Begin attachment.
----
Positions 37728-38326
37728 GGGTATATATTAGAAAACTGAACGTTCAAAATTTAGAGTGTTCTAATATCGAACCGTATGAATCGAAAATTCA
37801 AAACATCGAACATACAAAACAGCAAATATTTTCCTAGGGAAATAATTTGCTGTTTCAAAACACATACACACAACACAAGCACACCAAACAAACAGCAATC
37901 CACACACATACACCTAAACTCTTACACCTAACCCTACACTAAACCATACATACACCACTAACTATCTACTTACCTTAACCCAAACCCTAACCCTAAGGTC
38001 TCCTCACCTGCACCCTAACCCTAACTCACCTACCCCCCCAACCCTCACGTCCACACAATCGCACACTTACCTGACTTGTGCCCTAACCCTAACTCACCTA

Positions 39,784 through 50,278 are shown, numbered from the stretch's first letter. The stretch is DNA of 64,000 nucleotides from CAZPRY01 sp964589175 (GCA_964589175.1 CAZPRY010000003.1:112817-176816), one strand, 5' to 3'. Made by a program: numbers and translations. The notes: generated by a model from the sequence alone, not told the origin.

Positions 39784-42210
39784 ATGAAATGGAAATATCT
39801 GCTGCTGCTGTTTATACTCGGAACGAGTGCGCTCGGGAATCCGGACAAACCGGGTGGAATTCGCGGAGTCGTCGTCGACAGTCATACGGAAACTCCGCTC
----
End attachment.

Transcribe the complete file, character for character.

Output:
Positions 37728-38326
37728 GGGTATATATTAGAAAACTGAACGTTCAAAATTTAGAGTGTTCTAATATCGAACCGTATGAATCGAAAATTCA
37801 AAACATCGAACATACAAAACAGCAAATATTTTCCTAGGGAAATAATTTGCTGTTTCAAAACACATACACACAACACAAGCACACCAAACAAACAGCAATC
37901 CACACACATACACCTAAACTCTTACACCTAACCCTACACTAAACCATACATACACCACTAACTATCTACTTACCTTAACCCAAACCCTAACCCTAAGGTC
38001 TCCTCACCTGCACCCTAACCCTAACTCACCTACCCCCCCAACCCTCACGTCCACACAATCGCACACTTACCTGACTTGTGCCCTAACCCTAACTCACCTA

Positions 39,784 through 50,278 are shown, numbered from the stretch's first letter. The stretch is DNA of 64,000 nucleotides from CAZPRY01 sp964589175 (GCA_964589175.1 CAZPRY010000003.1:112817-176816), one strand, 5' to 3'. Made by a program: numbers and translations. The notes: generated by a model from the sequence alone, not told the origin.

Positions 39784-42210
39784 ATGAAATGGAAATATCT
39801 GCTGCTGCTGTTTATACTCGGAACGAGTGCGCTCGGGAATCCGGACAAACCGGGTGGAATTCGCGGAGTCGTCGTCGACAGTCATACGGAAACTCCGCTC